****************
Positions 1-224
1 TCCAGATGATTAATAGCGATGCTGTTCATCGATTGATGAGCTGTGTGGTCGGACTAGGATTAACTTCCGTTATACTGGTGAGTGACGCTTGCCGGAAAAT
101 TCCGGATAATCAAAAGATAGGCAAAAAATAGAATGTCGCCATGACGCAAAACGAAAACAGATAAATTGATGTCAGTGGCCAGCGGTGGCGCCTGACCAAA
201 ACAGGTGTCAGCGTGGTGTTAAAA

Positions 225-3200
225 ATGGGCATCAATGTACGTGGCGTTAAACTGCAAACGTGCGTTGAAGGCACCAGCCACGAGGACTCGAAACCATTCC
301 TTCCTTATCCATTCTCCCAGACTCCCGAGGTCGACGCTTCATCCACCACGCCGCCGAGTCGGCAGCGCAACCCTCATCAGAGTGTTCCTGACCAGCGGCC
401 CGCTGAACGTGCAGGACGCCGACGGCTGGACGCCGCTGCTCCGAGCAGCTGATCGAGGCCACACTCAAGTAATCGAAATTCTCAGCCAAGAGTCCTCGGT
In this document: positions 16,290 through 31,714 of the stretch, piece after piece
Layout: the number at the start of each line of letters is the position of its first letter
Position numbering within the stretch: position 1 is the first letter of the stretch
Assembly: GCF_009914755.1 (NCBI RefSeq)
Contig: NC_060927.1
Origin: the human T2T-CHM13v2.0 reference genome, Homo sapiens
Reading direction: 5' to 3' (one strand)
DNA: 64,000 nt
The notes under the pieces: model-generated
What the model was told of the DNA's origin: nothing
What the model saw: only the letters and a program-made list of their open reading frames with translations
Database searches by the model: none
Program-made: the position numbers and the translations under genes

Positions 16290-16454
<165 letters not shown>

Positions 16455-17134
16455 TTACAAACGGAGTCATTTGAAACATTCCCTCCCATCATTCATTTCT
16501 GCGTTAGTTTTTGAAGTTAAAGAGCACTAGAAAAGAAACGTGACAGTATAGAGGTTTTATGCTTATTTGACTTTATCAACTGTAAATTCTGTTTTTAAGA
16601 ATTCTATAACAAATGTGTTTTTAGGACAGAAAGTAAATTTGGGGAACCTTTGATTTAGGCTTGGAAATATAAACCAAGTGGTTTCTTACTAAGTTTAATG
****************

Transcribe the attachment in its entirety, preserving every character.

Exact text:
Positions 1-224
1 TCCAGATGATTAATAGCGATGCTGTTCATCGATTGATGAGCTGTGTGGTCGGACTAGGATTAACTTCCGTTATACTGGTGAGTGACGCTTGCCGGAAAAT
101 TCCGGATAATCAAAAGATAGGCAAAAAATAGAATGTCGCCATGACGCAAAACGAAAACAGATAAATTGATGTCAGTGGCCAGCGGTGGCGCCTGACCAAA
201 ACAGGTGTCAGCGTGGTGTTAAAA

Positions 225-3200
225 ATGGGCATCAATGTACGTGGCGTTAAACTGCAAACGTGCGTTGAAGGCACCAGCCACGAGGACTCGAAACCATTCC
301 TTCCTTATCCATTCTCCCAGACTCCCGAGGTCGACGCTTCATCCACCACGCCGCCGAGTCGGCAGCGCAACCCTCATCAGAGTGTTCCTGACCAGCGGCC
401 CGCTGAACGTGCAGGACGCCGACGGCTGGACGCCGCTGCTCCGAGCAGCTGATCGAGGCCACACTCAAGTAATCGAAATTCTCAGCCAAGAGTCCTCGGT
In this document: positions 16,290 through 31,714 of the stretch, piece after piece
Layout: the number at the start of each line of letters is the position of its first letter
Position numbering within the stretch: position 1 is the first letter of the stretch
Assembly: GCF_009914755.1 (NCBI RefSeq)
Contig: NC_060927.1
Origin: the human T2T-CHM13v2.0 reference genome, Homo sapiens
Reading direction: 5' to 3' (one strand)
DNA: 64,000 nt
The notes under the pieces: model-generated
What the model was told of the DNA's origin: nothing
What the model saw: only the letters and a program-made list of their open reading frames with translations
Database searches by the model: none
Program-made: the position numbers and the translations under genes

Positions 16290-16454
<165 letters not shown>

Positions 16455-17134
16455 TTACAAACGGAGTCATTTGAAACATTCCCTCCCATCATTCATTTCT
16501 GCGTTAGTTTTTGAAGTTAAAGAGCACTAGAAAAGAAACGTGACAGTATAGAGGTTTTATGCTTATTTGACTTTATCAACTGTAAATTCTGTTTTTAAGA
16601 ATTCTATAACAAATGTGTTTTTAGGACAGAAAGTAAATTTGGGGAACCTTTGATTTAGGCTTGGAAATATAAACCAAGTGGTTTCTTACTAAGTTTAATG